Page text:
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Soft 'N Flaccid

Comedic musical duo fail to stimulate with download-only album

Hard ’N Phirm are a comedic musical duo (Chris Hardwick and Mike Phirman), who did not make much of an impression with their track on the Comedy Death Ray compilation CD (reviewed 9/11/07). Now Comedy Central has given them their own full album, “Horses and Grasses,” which is actually a re-release of a CD previously distributed on a small independent label. However, the network seems to be hedging its bets, distributing the album only online, starting December 18, and not on pressed CDs.

The hedging is more than justified, as only about half the material on the album even works, and even what does work doesn’t measure up to, much less surpass its most obvious influences -- Stephen Lynch and Tenacious D. The Tenacious D influence isn’t so much direct -- rather Hard ’N Phirm look to parody different styles and tones of much from within those same styles and tones -- as Jack Black’s Tenacious D does with heavy metal. Hard ’N Phirm do this with overly right-wing patriotic and religious rock and folk -- most successfully on the track “American Dinosaurs.”

“American Dinosaurs,” done up in the style of Lee Greenwood, or perhaps Toby Keith, is based around the joke that dinosaurs were patriotic because they gave their lives to become oil after eons in the ground, so Americans can enjoy their cars and SUVs. It may be the only track worth owning out of the whole album. Perhaps one or two others come close -- “She Named the Pony Jesus” seems to have something to do with a girl getting her first period with allusions to “riding the red pony” and tying that together somehow with being pro-life, although the whole parody is a bit muddled, obviously.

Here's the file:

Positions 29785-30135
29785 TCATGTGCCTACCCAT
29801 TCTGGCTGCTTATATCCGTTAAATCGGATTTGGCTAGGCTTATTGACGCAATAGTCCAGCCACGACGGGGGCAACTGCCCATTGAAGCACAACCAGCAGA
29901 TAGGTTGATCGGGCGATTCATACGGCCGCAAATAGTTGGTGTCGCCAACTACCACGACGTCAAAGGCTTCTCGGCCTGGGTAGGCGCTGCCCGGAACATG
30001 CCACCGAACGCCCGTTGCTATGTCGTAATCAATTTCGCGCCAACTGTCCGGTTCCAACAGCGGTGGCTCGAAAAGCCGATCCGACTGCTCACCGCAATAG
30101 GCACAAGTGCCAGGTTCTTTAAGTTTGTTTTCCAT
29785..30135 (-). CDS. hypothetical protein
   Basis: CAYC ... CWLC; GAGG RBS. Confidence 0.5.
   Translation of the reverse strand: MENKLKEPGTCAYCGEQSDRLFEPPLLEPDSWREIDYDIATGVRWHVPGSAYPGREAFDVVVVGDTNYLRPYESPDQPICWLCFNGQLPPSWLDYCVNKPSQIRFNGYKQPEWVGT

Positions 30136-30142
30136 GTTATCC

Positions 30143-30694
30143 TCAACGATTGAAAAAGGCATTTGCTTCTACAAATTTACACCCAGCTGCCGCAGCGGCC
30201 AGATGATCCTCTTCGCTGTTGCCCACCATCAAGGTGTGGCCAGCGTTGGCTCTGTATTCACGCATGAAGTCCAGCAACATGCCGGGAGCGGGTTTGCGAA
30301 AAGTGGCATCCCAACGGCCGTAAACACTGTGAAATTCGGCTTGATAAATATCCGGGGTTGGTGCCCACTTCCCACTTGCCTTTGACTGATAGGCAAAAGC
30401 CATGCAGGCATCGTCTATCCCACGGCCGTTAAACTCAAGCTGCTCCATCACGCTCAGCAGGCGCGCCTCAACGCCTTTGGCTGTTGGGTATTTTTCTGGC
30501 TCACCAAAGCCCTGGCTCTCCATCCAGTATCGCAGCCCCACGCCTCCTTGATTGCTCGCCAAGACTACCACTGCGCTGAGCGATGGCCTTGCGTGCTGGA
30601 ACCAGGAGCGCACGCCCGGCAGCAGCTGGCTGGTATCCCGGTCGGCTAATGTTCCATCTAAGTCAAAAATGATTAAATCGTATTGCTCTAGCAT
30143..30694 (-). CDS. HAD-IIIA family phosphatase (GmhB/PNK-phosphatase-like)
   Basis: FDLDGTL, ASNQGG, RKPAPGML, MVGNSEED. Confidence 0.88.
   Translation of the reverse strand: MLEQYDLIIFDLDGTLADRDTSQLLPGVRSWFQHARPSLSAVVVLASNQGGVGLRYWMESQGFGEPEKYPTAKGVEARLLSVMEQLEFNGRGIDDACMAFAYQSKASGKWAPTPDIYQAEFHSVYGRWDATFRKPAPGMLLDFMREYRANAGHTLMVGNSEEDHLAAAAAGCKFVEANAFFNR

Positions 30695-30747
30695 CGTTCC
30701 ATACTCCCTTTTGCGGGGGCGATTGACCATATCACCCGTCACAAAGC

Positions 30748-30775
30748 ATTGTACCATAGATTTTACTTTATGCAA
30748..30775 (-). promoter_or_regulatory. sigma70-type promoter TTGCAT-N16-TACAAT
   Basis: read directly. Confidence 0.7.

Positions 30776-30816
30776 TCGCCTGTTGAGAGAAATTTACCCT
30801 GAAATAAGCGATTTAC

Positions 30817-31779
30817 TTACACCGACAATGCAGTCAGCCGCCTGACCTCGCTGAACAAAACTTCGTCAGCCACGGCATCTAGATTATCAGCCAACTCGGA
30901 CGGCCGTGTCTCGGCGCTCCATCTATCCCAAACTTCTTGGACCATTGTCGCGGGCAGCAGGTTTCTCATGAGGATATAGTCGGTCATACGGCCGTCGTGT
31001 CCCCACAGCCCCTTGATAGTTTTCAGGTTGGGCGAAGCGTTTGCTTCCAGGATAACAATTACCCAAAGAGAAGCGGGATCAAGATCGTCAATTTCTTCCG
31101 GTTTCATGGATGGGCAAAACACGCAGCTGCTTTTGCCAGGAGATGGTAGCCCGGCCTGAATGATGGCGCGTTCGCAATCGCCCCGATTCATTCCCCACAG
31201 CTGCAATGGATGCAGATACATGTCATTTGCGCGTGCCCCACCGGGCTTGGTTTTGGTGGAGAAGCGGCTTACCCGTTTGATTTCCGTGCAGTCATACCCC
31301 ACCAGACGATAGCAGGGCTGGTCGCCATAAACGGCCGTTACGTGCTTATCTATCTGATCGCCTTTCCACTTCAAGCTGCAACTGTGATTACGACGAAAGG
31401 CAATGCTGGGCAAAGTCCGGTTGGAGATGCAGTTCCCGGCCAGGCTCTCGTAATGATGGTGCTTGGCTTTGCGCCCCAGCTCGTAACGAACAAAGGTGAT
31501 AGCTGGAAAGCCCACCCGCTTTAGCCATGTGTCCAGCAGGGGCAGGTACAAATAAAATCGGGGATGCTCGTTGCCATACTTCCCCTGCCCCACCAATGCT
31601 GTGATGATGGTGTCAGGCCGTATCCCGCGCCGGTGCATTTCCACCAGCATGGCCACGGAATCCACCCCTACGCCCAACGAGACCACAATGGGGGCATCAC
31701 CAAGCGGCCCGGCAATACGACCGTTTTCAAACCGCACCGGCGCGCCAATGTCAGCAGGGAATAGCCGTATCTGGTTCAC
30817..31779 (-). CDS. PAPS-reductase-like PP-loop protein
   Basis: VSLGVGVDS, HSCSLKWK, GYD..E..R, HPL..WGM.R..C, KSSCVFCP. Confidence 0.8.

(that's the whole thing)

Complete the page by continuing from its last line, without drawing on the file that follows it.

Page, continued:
But largely, Hard ’N Phirm don’t execute their jokes as well as Stephen Lynch, not by a longshot. The latter half of the album especially falls off in quality. “Anything,” another track cloaked in Christian devotional music style, attempts a Sarah Silverman-type joke, ending its message of “you can do anything,” with the surprise “unless you’re a girl.” Except it’s taken three whole minutes to get to this joke, and Silverman understands good timing means you shouldn’t be taking that long.

Futher, “El Corazon,” sung entirely in Spanish, makes it hard to tell if Hard ’N Phirm are actually being earnest or intend the song as some sort of joke. Without a translation, it’s hard to know.

Overall, there really isn’t much on Hard ’N Phirm’s full length album to merit repeat listens. Try a little harder next time, boys.




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